Feynman by Jim Ottaviani and Leland Myrick
There are times when I doubt that Feynman could possibly be real. A wild man physics savant who was also a world-class womanizer, bongo player, and practical joker? No, no — that’s a fictional character, not a real man. But the world then gently points out that he was real.
Ottaviani has made a small career in comics out of telling stories about science and scientists, and this latest book-length graphic novel fits well into his oeuvre. Feynman is the most interesting scientist of the 20th century, beating out even Einstein and Hawking — quirky, fun, endlessly quotable, but still clearly brilliant at really esoteric theoretical physics and creator of a major explanatory theory that hardly anyone has ever understood.
(I know much less about Myrick — he’s got a lot of credits, but I haven’t seen much of his work. He has a slightly cartoonier style than I’d expect for a biography, which means his Feynman looks only slightly like the real man, but he has the skills to tell this story well, despite a lot of talking heads and big caption boxes.)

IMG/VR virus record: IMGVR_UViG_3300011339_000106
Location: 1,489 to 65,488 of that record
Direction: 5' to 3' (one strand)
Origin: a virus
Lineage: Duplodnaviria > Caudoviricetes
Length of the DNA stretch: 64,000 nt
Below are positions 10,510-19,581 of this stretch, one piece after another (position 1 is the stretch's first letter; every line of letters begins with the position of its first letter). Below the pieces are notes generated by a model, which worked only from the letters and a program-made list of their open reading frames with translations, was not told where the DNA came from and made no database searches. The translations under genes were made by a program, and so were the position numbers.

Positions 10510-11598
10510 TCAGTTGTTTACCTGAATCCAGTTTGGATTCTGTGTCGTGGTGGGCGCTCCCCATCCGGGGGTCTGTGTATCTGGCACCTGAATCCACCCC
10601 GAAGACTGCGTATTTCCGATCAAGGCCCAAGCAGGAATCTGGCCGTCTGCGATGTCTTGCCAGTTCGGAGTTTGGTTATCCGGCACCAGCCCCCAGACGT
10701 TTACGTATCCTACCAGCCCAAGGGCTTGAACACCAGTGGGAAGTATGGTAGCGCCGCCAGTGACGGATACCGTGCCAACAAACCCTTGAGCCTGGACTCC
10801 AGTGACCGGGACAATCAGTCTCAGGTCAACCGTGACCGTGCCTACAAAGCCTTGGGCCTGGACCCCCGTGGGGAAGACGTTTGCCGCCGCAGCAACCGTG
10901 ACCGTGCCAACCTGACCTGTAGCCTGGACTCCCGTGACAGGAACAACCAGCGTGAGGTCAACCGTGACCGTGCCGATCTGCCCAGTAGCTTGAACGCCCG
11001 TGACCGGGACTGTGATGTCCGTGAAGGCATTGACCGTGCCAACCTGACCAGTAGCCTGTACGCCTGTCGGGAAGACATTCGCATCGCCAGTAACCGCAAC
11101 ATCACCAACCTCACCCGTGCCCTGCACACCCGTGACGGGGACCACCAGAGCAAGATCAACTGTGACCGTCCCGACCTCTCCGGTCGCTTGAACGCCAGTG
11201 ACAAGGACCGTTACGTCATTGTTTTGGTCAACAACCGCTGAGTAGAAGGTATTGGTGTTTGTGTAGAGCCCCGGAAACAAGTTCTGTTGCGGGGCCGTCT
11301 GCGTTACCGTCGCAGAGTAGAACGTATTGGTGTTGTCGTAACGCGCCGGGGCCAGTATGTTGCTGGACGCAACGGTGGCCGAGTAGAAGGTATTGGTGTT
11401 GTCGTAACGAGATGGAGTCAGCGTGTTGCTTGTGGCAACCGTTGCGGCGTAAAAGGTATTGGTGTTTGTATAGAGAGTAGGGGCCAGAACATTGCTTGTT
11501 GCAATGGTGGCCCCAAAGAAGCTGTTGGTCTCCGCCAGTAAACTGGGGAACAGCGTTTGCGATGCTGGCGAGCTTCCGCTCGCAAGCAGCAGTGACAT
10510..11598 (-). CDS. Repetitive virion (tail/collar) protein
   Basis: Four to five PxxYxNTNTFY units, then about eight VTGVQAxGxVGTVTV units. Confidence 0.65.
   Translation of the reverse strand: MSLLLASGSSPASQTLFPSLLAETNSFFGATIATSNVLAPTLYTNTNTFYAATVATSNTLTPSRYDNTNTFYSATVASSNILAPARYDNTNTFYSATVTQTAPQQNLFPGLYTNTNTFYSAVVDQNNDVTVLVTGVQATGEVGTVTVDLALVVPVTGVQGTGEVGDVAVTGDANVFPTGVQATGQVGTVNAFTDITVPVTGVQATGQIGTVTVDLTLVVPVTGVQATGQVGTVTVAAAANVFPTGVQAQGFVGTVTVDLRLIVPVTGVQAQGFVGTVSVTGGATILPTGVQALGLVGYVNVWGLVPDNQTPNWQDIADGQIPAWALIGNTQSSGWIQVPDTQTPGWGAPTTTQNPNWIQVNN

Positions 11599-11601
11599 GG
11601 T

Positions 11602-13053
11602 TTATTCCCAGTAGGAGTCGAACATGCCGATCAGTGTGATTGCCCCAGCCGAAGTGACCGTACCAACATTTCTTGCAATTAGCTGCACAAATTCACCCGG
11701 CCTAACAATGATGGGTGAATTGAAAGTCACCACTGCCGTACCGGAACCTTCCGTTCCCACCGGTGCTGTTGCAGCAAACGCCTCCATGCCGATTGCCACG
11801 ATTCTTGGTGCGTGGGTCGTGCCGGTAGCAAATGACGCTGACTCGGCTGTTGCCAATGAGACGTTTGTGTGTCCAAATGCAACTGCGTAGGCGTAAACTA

Ottaviani mostly tells Feynman’s story straight through, with a few digressions for style and framing. He uses unobtrusive captions to place each scene in a time and place, jumping forward occasionally to use a major lecture or discovery to frame earlier events. It makes what could have been a dull life — Feynman, for all of his energy and wit and wackiness, spent most of his time lecturing, writing, or sitting in a chair thinking about physics — into a thoughtful graphic novel that mediates on an interesting life lived well.
I expect this will mostly be read by physics nerds and young readers — it’s the kind of thing
that teachers and librarians hope will snare some resultant reader into a life-long passion — but that’s fine. Feynman was both of those things, in his time, and I think he’d be glad of the company.